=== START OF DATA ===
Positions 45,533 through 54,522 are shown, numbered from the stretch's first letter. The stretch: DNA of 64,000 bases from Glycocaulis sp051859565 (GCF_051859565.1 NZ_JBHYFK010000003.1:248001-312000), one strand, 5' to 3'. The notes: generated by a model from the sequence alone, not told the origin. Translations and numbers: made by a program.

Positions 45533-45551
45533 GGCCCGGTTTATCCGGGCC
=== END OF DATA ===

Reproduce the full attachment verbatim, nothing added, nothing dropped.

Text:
Positions 45,533 through 54,522 are shown, numbered from the stretch's first letter. The stretch: DNA of 64,000 bases from Glycocaulis sp051859565 (GCF_051859565.1 NZ_JBHYFK010000003.1:248001-312000), one strand, 5' to 3'. The notes: generated by a model from the sequence alone, not told the origin. Translations and numbers: made by a program.

Positions 45533-45551
45533 GGCCCGGTTTATCCGGGCC